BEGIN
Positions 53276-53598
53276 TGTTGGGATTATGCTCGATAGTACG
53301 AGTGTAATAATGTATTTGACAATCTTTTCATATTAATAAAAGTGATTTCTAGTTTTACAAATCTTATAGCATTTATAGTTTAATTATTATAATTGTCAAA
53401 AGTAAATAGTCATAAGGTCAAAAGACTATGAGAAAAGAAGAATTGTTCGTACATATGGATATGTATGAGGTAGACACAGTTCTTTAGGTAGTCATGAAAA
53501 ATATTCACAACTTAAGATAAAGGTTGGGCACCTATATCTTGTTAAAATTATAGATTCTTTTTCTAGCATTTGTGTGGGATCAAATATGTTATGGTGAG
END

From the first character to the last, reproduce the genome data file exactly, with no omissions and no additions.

Positions 53276-53598
53276 TGTTGGGATTATGCTCGATAGTACG
53301 AGTGTAATAATGTATTTGACAATCTTTTCATATTAATAAAAGTGATTTCTAGTTTTACAAATCTTATAGCATTTATAGTTTAATTATTATAATTGTCAAA
53401 AGTAAATAGTCATAAGGTCAAAAGACTATGAGAAAAGAAGAATTGTTCGTACATATGGATATGTATGAGGTAGACACAGTTCTTTAGGTAGTCATGAAAA
53501 ATATTCACAACTTAAGATAAAGGTTGGGCACCTATATCTTGTTAAAATTATAGATTCTTTTTCTAGCATTTGTGTGGGATCAAATATGTTATGGTGAG